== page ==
Imagine being on the first cruise to sail since the coronavirus shut down that entire industry for nearly four months.
Hurtigruten Expedition Cruises’ Benny Didriksen knows: He was a captain on the MS Fridtjof Nansen for what the Norway-based cruise line says was the first international cruise since to sail since the worldwide lockdown.
“It’s a happy happening,” Didriksen told USA TODAY shortly after returning from the cruise. “The world is slowly getting back (to normal) again.”
Shortly after Norway made the declaration to allow international cruises in its territorial waters again, Hurtigruten had itineraries ready, the cruise line’s vice president of global communications, Rune Thomas Ege, told USA TODAY. The company, which is based in Tromso, had been in close contact with German and Norwegian authorities as Hurtigruten approached their return to international waters.
“MS Fridtjof Nansen departed on her first expedition cruise from Hamburg, Germany, a few days later,” Ege said.
On June 26, the ship started a 15-day itinerary headed to the Norwegian coast including stops to explore fjords and a mountain, albeit without traditional shore excursions.
Hurtigruten has set a capacity limit of 60% for he ship, which holds 500 beds, for the time being to ensure there is enough room on board to maintain proper social distancing, according to Ege. For this journey though, they didn’t quite hit the capacity mark.
“(The) first cruise had over 160 guests,” he said. “We’re happy, considering it was on sale for less than a week prior to first departure.”
Passengers on board echoed Didriksen’s positive review.
“The mood on board (was) very positive. Everyone is happy that such trips are possible again,” said Ulrich Slotta, from Hannover, Germany, who was on board with Birgit Hackerott, told USA TODAY.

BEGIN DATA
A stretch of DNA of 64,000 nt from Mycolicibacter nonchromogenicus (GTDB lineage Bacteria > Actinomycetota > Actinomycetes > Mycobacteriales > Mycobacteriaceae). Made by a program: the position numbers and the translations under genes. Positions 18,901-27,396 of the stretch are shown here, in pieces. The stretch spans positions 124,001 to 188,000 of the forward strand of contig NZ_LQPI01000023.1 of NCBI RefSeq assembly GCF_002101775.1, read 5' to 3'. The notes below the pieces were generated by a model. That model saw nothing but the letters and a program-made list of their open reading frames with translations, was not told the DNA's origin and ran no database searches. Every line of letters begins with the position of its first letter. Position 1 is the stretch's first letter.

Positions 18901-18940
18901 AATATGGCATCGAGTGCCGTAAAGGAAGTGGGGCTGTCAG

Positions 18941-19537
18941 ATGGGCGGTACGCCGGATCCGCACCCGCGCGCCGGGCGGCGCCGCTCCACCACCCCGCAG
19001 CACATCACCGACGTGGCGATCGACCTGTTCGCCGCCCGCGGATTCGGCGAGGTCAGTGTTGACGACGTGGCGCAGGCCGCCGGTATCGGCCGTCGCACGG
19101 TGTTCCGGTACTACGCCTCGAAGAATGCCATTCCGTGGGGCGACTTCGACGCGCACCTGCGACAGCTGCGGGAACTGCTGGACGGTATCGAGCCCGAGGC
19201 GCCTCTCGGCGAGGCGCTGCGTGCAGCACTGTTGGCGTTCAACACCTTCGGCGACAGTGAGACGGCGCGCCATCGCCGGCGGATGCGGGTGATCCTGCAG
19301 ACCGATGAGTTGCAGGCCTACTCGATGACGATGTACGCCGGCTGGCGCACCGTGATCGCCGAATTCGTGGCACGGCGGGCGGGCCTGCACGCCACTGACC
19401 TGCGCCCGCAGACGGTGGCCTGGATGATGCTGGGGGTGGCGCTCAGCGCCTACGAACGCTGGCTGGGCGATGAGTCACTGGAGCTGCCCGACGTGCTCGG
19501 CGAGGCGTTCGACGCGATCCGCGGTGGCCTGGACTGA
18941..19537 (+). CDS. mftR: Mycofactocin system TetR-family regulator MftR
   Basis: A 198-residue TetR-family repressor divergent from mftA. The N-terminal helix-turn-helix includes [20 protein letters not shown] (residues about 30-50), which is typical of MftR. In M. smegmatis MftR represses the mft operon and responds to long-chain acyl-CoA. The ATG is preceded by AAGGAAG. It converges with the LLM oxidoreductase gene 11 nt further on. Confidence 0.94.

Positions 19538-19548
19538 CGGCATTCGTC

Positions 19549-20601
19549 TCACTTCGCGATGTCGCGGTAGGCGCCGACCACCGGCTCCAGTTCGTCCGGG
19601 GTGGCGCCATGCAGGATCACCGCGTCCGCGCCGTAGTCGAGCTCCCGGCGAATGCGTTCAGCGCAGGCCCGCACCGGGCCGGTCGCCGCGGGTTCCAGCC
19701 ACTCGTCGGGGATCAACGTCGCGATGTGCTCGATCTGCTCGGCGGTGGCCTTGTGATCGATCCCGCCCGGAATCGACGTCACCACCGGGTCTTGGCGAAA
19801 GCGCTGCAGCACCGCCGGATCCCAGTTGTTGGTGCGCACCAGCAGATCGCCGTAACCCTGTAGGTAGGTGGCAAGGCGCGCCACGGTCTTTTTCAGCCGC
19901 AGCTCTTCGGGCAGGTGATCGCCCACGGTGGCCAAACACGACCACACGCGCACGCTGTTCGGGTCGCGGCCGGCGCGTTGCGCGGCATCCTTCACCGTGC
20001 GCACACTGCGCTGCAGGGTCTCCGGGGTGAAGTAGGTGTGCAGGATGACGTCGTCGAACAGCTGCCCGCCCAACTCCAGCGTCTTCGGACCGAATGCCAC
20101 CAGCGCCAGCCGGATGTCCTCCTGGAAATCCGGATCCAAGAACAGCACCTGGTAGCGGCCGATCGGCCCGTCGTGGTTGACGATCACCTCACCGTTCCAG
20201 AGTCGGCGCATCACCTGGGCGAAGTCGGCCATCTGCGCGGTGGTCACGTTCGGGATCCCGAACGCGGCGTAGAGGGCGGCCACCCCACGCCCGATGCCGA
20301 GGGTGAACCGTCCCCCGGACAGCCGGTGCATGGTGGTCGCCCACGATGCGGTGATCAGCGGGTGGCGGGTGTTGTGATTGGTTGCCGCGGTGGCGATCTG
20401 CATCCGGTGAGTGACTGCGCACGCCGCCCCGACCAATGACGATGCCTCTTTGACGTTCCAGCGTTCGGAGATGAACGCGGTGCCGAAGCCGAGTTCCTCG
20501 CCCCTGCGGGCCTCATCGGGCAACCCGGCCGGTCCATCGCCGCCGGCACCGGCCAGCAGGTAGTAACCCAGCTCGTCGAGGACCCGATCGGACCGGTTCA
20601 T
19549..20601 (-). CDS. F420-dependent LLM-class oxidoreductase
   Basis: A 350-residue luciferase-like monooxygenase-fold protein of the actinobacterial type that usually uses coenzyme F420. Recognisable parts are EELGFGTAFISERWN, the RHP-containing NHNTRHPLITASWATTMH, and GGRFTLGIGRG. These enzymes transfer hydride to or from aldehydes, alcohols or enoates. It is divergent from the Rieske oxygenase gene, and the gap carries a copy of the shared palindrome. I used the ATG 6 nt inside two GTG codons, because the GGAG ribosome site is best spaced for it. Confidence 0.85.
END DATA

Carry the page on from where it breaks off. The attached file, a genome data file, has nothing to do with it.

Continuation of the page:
Slotta said it felt good to be on the boat, though he has noticed some pandemic-induced changes, as expected.
In addition to the lowered capacity, Hurtigruten has instituted temperature checks in the dining rooms, eliminated the buffet and frequently reminded passengers to maintain social distancing. Masks are required, though only on the deck, he said.
“The staff is very committed to the hygiene regulations,” Slotta added.
Another noticeable change: The ship has not made any port calls and the passengers have only disembarked for social-distancing-friendly activities like kayaking and paddle boarding. But Slotta said that that didn’t dampen their experience on board.
“We knew beforehand that landings and port stops would not be possible on this trip. But the Hurtigruten Expedition team offered cruising with the small boats in many places and so we could enjoy the Norwegian coast and fjord landscape,” he said, referencing one excursion in the famed Geirangerfjord.
“We could also go kayaking and watch the seabirds. There were also interesting lectures,” he said.In fact, there were so many opportunities for activity that he didn’t even crack a book.
All in all, Slotta said he and Hackerott both felt safe on the ship even as coronavirus concerns persist around the globe.
He wouldn’t hesitate to sail again. And he’ll have the opportunity to take a repeat voyage with Hurtigruten, if he so desires, as the cruise line plans to restart 14 of their 16 ships by the end of September.
And with more restrictions beginning to lift, including some Norwegian restrictions, Hurtigruten will be able to schedule some excursions, such as hiking, starting July 15, Ege said.
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